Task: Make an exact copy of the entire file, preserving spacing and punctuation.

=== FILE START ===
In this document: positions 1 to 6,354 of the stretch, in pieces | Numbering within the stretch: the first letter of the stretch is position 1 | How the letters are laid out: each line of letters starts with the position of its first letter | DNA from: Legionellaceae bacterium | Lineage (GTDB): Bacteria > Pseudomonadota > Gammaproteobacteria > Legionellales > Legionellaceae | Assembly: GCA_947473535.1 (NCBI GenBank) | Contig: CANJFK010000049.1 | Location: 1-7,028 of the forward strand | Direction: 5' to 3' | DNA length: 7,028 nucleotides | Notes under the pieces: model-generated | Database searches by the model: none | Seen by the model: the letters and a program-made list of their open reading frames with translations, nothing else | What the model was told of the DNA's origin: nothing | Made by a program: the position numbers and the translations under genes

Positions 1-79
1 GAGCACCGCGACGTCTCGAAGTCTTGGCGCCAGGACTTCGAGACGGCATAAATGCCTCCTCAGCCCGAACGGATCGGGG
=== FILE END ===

In this document: positions 1 to 6,354 of the stretch, in pieces | Numbering within the stretch: the first letter of the stretch is position 1 | How the letters are laid out: each line of letters starts with the position of its first letter | DNA from: Legionellaceae bacterium | Lineage (GTDB): Bacteria > Pseudomonadota > Gammaproteobacteria > Legionellales > Legionellaceae | Assembly: GCA_947473535.1 (NCBI GenBank) | Contig: CANJFK010000049.1 | Location: 1-7,028 of the forward strand | Direction: 5' to 3' | DNA length: 7,028 nucleotides | Notes under the pieces: model-generated | Database searches by the model: none | Seen by the model: the letters and a program-made list of their open reading frames with translations, nothing else | What the model was told of the DNA's origin: nothing | Made by a program: the position numbers and the translations under genes

Positions 1-79
1 GAGCACCGCGACGTCTCGAAGTCTTGGCGCCAGGACTTCGAGACGGCATAAATGCCTCCTCAGCCCGAACGGATCGGGG